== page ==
When the Horseracing Integrity and Safety Act (HISA) was jammed into the COVID relief package and passed by Congress in the dead of night, we were told that it was for our own good and the good of America’s racehorses. Despite the fact that the states have successfully managed horse racing for two centuries, we were told by industry elites that uniformity was necessary to protect the health and welfare of the racehorse. In response, Churchill Downs quickly adopted HISA safety rules and was in full compliance during the Kentucky Derby — the first major race run under these new regulations. The result? In the aftermath of the Derby, twelve racehorses were dead. By September of this year, that number had risen to at least twenty-five.
When my office first pushed back against HISA, we were flooded with calls from political insiders who warned us not to get involved. It didn’t matter that HISA was drafted behind closed doors without widespread industry representation, or that its tremendous financial burden — an estimated $66 million in fees in 2023 alone — would put many generational breeders, trainers, and racehorse owners out of business. It didn’t matter that a private corporation would implement this program while keeping its operations and communications secret from the industry, or that its rules were based completely on public perception rather than actual science. It didn’t even matter that our office knew that HISA was unconstitutional — these elitists were hell bent on pushing it through, resulting in chaos, confusion, and the unnecessary death of American racehorses.
Lo and behold, despite all the grandstanding and potentially good intentions of those who lobbied for HISA, its implementation has been an absolute failure by every metric. In pushing a one-size-fits-all program that effectively grants control of an entire industry to a handful of elites within a private entity, the federal government’s plan has not only collapsed from underneath it, but it was also ruled unconstitutional by the Fifth Circuit Court of Appeals. And now the time has come to discuss what happens next.
That is why I am proud to support efforts to repeal and replace HISA with the Racehorse Health and Safety Act of 2023 (RHSA). Instead of one-size-fits-all, RHSA offers scientific medication control and safety rules for each unique breed: Thoroughbred, Standardbred, and Quarter Horse. It respects the differences between these three communities and actually involves individuals from those disciplines. RHSA has also crafted rules based on breed-specific science and peer-reviewed studies, as well as widespread industry feedback and expertise. If passed, RHSA would create a completely transparent governmental organization that would make its budget, meeting minutes, and communications open to the public. And instead of placing a harsh financial burden on those who work the hardest and receive the least, RHSA will utilize state racing infrastructure and resources to keep costs low.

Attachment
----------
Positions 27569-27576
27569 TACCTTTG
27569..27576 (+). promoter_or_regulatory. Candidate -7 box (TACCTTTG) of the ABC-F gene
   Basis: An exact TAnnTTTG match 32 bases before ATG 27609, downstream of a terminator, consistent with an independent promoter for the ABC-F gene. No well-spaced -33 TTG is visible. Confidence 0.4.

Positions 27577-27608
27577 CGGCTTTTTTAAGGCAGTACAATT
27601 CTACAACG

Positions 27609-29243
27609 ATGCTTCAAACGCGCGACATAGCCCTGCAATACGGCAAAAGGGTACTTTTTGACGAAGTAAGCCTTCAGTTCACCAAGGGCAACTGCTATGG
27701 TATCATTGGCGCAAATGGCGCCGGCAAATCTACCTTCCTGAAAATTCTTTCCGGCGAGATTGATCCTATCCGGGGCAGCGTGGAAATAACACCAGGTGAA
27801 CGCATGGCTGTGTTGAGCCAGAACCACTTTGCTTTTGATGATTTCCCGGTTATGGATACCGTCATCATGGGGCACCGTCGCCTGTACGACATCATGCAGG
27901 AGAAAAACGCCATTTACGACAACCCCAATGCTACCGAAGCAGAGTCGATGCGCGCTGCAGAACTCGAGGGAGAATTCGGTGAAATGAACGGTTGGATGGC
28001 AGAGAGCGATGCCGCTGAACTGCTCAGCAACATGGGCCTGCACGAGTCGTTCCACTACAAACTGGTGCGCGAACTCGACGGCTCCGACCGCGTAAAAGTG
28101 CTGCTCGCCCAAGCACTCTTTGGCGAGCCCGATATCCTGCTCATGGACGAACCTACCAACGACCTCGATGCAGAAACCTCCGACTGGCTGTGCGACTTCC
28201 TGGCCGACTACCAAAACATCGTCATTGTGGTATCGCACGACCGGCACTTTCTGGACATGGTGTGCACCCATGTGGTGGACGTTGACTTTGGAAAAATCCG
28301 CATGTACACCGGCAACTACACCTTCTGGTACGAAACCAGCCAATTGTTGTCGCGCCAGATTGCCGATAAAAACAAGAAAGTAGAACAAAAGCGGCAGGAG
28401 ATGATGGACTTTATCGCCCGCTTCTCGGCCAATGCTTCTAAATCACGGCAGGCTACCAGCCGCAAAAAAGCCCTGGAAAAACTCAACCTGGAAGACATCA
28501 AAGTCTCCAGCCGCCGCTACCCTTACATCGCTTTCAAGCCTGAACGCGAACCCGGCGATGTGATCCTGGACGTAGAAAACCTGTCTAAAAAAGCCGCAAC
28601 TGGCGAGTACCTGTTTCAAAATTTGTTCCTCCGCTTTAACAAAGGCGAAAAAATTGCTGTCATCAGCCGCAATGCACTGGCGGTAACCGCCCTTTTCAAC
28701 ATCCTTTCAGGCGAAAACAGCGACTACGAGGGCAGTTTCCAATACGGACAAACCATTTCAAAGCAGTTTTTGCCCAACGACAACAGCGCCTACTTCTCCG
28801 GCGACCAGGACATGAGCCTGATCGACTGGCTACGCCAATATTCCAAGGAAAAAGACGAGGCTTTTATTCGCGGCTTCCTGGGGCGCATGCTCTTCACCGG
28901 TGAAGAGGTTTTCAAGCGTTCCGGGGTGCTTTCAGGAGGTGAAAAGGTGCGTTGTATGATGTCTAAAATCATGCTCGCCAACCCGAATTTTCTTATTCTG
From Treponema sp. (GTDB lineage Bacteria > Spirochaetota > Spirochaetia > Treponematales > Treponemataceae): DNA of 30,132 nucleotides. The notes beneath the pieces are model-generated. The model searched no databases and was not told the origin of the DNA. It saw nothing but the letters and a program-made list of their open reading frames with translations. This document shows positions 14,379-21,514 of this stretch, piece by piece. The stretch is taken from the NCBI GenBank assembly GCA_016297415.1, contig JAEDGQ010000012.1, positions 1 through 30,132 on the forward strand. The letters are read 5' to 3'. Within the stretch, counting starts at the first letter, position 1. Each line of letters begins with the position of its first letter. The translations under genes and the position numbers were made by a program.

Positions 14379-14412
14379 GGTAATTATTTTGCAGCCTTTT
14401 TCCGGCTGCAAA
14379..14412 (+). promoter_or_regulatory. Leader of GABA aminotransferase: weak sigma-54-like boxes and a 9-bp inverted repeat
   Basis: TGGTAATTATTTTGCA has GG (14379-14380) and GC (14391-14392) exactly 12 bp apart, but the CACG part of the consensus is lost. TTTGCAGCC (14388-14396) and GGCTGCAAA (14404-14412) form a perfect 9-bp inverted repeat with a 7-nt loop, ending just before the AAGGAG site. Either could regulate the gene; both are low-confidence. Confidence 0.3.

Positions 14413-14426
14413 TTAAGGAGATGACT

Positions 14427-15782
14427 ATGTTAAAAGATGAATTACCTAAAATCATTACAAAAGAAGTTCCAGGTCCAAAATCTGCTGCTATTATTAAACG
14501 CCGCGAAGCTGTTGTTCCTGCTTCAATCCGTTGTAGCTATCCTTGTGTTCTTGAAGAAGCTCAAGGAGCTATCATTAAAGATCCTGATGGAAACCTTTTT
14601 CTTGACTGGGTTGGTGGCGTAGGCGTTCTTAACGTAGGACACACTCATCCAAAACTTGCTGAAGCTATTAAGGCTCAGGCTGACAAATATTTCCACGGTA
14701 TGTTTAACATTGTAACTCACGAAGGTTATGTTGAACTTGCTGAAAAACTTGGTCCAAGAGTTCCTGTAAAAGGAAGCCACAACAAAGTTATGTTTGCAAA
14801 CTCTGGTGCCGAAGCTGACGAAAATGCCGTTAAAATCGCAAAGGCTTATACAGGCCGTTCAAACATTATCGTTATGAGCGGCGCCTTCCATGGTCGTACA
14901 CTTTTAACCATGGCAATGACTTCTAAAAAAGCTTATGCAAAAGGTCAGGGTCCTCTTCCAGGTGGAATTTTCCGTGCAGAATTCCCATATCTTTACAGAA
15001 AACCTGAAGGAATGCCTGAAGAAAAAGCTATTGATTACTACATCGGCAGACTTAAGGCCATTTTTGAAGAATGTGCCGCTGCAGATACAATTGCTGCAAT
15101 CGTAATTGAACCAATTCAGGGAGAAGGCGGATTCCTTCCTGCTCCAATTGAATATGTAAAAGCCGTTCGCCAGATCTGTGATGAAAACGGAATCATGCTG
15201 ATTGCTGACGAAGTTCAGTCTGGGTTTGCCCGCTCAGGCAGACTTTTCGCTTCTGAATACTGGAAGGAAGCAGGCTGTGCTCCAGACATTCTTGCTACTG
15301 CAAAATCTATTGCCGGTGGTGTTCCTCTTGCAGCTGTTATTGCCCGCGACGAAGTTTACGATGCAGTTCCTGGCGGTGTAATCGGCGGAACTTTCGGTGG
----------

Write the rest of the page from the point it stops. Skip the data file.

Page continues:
Designed by horsemen and for horsemen, RHSA also takes its direction from the U.S. Constitution and gives regulatory power to an entity appointed by the states. That means no more grappling over foam whips and counting strikes, or debates on toe grabs and horseshoe shortages. It means industry representation rather than oppression, and uniformity in safety without compromising our differences. More importantly, it means security for horsemen rather than chaos and uncertainty for these hardworking Americans.
That is how we will save our horses: not through secret meetings and votes in the dark of night, but through transparency, open dialogue, and wisdom shared among industry leaders. HISA, for all its pomp and circumstance, never offered us solutions. For many horsemen, it only created illogical problems. That is why our office took the matter to court, and we will continue fighting all the way to the U.S. Supreme Court if necessary. However, if RHSA is passed by Congress, it will immediately repeal and replace HISA, allowing us all to get back to what we really love: the beauty and excitement of horse racing.
For those of us who have been in this fight from the very beginning, I think we can all agree, protecting the American racehorse is what matters most. That is why I firmly support RHSA as the next step forward.